By Tamar Zmora
Today, April 20, is the national holiday of the grower, the harvester, and the dealer -- and, no, we're not talking corn. To be "blunt," today is the day to "roll" with the punches, lie in the "grass," "weed" out the bad, and become the "toke" of the town. Enough with the puns; Bob Dylan said it best anyways: "Everybody must get stoned," and hear ye, hear ye, this is the pothead decree.
Whether you call it pot, weed, bud, Mary Jane, or reefer, the plant formerly known as Cannabis will be celebrated today in some social circles thanks to a group of high schoolers in San Rafael, California. I'm not suggesting any illegal activity, but I am suggesting you take a peek at these higher-than-life books about the sublime substance.
Joint Ventures: Inside America’s Almost Legal Marijuana Industry (Trish Regan). From the swanky suburbs of Denver to the largest marijuana clinic in Oakland,Calif., the Purple Kush connects dealer to healthcare provider and everyone in between. Joint Ventures chronicles the ever-changing laws and potential effects of legalizing the substance. Regan does not overlook the racial implications of the war on drugs targeted at blacks and Hispanics (she expounds on Mexican cartels) or the plant’s potent business ventures and revenue. She produces an informative cause-and-effect report and explores the possibility of decriminalization judiciously.
Naked Lunch (William S. Burroughs). Lee the Agent, Burrough's alter-ego and a narcotics addict, evades New York City police in this weaving story that travels from the U.S. to Mexico. Take the drug-induced journey with Lee, but don’t trip out if you have difficulty keeping up: The jumpy, non-linear narrative shifts like crazy.
The Botany of Desire: A Plant’s-Eye View of the World (Michael Pollan). A section of this quartered book is devoted to marijuana; the author of An Omnivore’s Dilemma guides us through the desire for the forbidden plant. Pollan tells of his own misadventures growing it in his garden and the frivolity of the drug wars of the last three decades. A cultural study leads the author to Amsterdam for the Cannabis Cup, an annual growers’ event, and to track down the origins of the seed in America. Packed with information about the plant's history, Cannabis’ supposed threat to monotheism, and Pollan’s personal narratives, this book will uproot your previous mythical beliefs about the plant of desire.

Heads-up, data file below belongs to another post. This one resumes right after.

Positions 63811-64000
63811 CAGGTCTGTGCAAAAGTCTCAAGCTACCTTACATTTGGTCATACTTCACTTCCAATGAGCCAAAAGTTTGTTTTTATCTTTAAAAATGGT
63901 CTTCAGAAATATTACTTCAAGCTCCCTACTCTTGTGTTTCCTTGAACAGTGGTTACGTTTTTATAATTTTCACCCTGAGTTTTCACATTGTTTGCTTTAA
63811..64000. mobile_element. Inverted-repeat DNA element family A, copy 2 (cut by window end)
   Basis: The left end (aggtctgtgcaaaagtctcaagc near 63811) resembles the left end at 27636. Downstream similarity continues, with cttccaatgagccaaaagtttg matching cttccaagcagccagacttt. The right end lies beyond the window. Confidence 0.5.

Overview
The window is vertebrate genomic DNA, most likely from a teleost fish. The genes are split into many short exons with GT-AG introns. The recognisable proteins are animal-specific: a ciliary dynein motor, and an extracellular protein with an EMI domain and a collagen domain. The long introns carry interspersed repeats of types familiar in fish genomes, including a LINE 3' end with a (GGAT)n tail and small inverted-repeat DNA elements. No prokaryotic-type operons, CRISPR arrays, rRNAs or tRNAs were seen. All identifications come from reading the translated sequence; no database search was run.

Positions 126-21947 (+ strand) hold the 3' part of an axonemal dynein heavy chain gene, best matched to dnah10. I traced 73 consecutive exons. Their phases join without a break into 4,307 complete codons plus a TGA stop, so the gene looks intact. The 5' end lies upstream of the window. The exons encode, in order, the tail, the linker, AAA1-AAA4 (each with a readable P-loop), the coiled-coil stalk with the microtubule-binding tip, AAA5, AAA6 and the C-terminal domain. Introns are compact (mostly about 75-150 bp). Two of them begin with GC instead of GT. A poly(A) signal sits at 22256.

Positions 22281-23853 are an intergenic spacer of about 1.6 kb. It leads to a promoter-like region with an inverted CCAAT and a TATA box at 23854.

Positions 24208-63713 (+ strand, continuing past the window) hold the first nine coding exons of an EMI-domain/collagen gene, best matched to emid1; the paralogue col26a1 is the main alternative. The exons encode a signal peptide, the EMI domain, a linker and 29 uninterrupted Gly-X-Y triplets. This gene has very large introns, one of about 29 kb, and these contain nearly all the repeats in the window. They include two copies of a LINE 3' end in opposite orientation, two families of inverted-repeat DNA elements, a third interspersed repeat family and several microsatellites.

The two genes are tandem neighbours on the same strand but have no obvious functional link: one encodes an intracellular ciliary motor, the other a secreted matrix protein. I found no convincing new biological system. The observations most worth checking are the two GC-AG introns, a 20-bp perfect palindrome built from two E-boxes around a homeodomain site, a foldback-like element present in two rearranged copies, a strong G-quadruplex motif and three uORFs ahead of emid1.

Fear and Loathing in Las Vegas: A Savage Journey to the Heart of the American Dream (Hunter S. Thompson). The famous Gonzo journalist goes after a story and finds himself seduced by drugs and alcohol in Sin City. Thompson’s journey through Vegas -- not once, but twice -- is riddled with LSD, ether, cocaine, and, of course, Cannabis. A cult classic in 420 groups, the book, originally published in 1971, reached even wider audiences after the movie version, starring Mr. Johnny Depp, debuted in the late '90s.
Reefer Madness: Sex, Drugs, and Cheap Labor in the American Black Market (Eric Schlosser). Exploring America’s supposed vices, pot and porn, Scholosser takes readers to some of the country's large-scale marijuana farms and brings to light the mind-blowing, billion-dollars industry of the crop. But far more staggering, as this book details, are the prison sentences doled out to illegal crop growers -- life sentences for dealing, for example. Schlosser discusses pot’s medicinal uses, its legal travails, the political revolutions, and the drug wars in South and Central America.
BONUS: Rolling Words: A Smokable Songbook (Snoop Dogg). The highly anticipated release of Mr. Dogg’s new book -- copies of his lyrics printed on King Size Slim rolling papers -- will have readers setting aside their gin and juices and indulging in another type of euphoria. The book's spine is even a match strike board!
'The Reading List' is TNGG Boston's spot for literary recommendations and reviews, written by Tamar Zmora.
About Tamar -- I'm a recent Wellesley College grad with a degree in English and studio art. I grew up in the Midwest and briefly lived in Europe and the Middle East. My name is often mistaken for Tamara from "Sister, Sister." I love exploring coffee shops and am almost always highly caffeinated. I am very interested in films, the arts, theatre, painting, photography -- you name it -- '90s TV shows, and music.
The author is solely responsible for the content.